Coalition on DC Bike Plans Holds Town Hall with DDOT Director Lott
A virtual town hall on the installation of protected bicycle lanes was held the night of Jan. 25 by the Coalition on DC Bike Plans with the participation of Everett Lott, director of the DC Department of Transportation (DDOT). The forum convened to discuss community concerns about the direction of DDOT’s program of installing protected bike lanes. The town hall’s moderator, civic activist Jamal Mohamed, also known as DJ One Love, managed the presentations and asked questions at the end.
Director Lott started with a presentation about the current program of installing protected bike lanes. He stated that DDOT has a goal from the Mayor to install 10 miles of bike lanes every year for three years. At a meeting of ANC 8C07 last October, he made a commitment to meet with residents with concerns about the program. Lott also noted that he had gotten complaints from people who said he should not participate in the town hall.
Presentations from the coalition began with Dr. Allison Agwu, who outlined the frustrations caused by the installation of protected bike lanes on West Virginia Avenue NE, where she is a property owner.
Next, Ed Hanlon, a Dupont Circle lawyer, questioned whether current plans met the legal requirements of the Americans with Disabilities Act for accessible parking and recounted the experiences of two disabled residents with installed bike lanes.
Rev. Dexter Nutall, pastor of New Bethel Baptist Church, brought the discussion to the cycletrack planned for Ninth Street in Shaw. Nutall outlined his concerns that the track would disrupt the activities of his and other churches in the neighborhood.
Discussion of the Ninth Street cycletrack continued when Alexander Padro, executive director of Shaw Main Streets, outlined how he thought DDOT’s current plans would adversely affect the businesses along the Ninth Street commercial corridor. He noted the problem of trucks having to make daily deliveries to restaurants, bars and the Washington Convention Center with a double cycletrack on the east side of the street. The cycletrack would also take out restaurant streateries that have been an important revenue source to Shaw businesses during the pandemic. Padro also pointed to an article from San Diego, California, documenting the loss of small businesses after installation of a cycletrack there.
Padro offered three modifications of the plans for the Ninth Street cycletrack that might make it more acceptable.
First was to convert Ninth Street, between Florida and Massachusetts avenues, to a one-way street going south. Ninth Street is already one-way south of Massachusetts Avenue. Converting Ninth to a one-way street would make it wide enough to support commercial activities as well as a protected cycletrack.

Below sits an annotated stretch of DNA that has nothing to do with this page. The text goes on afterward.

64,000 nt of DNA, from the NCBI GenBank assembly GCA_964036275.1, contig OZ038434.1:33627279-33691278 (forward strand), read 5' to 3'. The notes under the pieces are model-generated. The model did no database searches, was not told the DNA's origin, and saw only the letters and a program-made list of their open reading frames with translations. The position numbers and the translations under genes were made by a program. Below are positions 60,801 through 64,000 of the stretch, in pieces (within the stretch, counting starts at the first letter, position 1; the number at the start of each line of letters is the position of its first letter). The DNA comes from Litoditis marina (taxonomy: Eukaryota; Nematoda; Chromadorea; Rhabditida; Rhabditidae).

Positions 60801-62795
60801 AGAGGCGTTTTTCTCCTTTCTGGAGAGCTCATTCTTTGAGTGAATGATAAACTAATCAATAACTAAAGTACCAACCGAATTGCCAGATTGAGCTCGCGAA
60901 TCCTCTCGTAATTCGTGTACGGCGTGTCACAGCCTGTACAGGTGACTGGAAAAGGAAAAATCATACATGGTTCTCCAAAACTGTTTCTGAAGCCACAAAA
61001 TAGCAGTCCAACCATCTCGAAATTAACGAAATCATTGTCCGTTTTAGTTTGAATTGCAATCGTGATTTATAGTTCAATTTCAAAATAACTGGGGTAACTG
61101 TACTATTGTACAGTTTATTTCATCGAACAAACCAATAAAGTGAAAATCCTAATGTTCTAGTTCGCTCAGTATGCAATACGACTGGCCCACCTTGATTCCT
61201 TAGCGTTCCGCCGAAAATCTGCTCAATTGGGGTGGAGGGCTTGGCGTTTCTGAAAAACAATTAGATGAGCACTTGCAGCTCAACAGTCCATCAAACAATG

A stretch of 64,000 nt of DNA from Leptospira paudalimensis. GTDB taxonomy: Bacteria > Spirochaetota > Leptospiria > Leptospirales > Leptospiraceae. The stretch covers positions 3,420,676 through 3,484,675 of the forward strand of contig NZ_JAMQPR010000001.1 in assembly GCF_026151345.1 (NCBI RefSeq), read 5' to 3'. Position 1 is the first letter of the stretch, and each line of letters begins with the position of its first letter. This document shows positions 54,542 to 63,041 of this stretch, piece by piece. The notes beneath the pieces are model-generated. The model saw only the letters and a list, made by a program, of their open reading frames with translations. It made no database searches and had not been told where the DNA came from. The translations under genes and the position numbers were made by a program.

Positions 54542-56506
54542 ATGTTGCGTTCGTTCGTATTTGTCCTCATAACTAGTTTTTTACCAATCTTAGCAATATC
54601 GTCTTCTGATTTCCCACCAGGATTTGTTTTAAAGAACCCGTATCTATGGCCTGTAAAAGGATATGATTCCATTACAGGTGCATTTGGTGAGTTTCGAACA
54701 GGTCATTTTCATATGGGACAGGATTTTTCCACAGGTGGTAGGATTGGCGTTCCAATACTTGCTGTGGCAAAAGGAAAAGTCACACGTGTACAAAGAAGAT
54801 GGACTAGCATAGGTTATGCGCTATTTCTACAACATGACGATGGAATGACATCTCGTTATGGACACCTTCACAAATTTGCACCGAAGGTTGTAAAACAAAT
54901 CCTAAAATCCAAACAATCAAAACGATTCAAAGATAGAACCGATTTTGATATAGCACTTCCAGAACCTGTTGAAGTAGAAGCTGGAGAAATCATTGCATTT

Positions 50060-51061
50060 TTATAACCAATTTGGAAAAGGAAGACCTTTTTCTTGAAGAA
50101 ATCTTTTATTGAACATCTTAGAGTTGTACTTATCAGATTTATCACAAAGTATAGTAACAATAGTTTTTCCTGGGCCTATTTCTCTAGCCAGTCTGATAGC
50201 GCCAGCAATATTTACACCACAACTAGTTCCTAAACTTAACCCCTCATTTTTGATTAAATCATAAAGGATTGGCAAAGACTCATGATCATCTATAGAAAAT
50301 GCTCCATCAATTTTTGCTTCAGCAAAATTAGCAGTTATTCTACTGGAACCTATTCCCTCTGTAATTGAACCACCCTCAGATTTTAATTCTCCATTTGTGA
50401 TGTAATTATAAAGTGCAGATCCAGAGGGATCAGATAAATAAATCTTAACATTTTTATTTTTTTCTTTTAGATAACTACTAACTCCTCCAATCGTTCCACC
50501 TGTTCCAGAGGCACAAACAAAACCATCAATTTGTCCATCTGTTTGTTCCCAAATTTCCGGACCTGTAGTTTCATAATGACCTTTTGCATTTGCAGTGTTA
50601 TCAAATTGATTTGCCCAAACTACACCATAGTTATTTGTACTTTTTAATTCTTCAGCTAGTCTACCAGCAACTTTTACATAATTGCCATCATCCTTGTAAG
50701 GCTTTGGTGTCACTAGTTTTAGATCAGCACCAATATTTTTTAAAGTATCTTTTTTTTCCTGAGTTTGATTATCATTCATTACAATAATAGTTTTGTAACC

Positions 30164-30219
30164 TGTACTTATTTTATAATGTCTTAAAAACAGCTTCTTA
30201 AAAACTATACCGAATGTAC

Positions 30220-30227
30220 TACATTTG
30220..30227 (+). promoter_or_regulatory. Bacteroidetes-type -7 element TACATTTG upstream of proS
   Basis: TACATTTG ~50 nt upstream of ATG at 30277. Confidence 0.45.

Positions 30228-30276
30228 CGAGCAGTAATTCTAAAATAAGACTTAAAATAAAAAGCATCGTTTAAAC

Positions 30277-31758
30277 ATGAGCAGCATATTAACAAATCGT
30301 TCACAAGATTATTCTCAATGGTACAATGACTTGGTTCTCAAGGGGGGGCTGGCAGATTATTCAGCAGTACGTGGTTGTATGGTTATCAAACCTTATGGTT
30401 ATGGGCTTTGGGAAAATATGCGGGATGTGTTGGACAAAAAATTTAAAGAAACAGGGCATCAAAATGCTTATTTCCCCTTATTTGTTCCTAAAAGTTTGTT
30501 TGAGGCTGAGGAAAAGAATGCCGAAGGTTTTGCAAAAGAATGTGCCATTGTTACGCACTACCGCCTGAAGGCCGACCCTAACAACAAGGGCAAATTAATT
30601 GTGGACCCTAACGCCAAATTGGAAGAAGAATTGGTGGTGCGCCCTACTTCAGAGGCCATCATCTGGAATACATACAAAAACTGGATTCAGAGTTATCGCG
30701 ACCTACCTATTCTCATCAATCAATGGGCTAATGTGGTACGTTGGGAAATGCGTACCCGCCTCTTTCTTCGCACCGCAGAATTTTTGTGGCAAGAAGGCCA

Second was to convert the 1900 block of Ninth Street to a one-way street to avoid the congestion that a cycletrack would bring to the densest block on the commercial corridor.
Third was to locate the cycletrack in the center of the street, as on Pennsylvania Avenue, allowing unhindered commercial traffic and parking on Ninth Street.
By the time of the question-and-answer session, at least 200 people were in the forum, with a number vigorously expressing their opinions via Zoom chat. To one of the questions, Lott mentioned that DDOT does not study the economic impact of its projects. He hoped that the town hall would continue and broaden DDOT’s conversation with the community.
Roadside Tops Out Intersect at O
Roadside Development and Dantes Partners recently announced that they have topped out Intersect at O, their building on the southeast corner of Eighth and O streets. Designed by Shalom Baranes Associates, the architects of City Market at O across the street, the mixed-use condominium building should complete in late 2022. In outlining the demand for new housing in the community, the developers noted that “the Shaw neighborhood boasts a Mobility Score of 100 and a Walk Score of 95.” Besides providing a mix of market-rate and affordable housing units, the developers of Intersect at O are giving financial support to local businesses, providing a parish office to the Immaculate Conception Church and making a donation to the nearby Kennedy Recreation Center.
Qui Qui Expands with Pop-Up
Qui Qui, Shaw’s Puerto Rican restaurant located above The Passenger at 1539 Seventh St. NW, has established takeout lunch service. It accepts orders online via a Toast app. It also offers a special on Sundays only, both in-house and to-go, of Sancocho, an island stew made with corn, plantains and root vegetables.
Qui Qui is also serving as a ghost kitchen, a sort of pop-up within a pop-up. Spud’s Subs and Soups will take orders for pickup or delivery weekdays from 9 a.m. to 3 p.m. Despite the name, the pop-up, led by Chef Mykie Moll, goes beyond potatoes to offer a variety of light Eastern European dishes.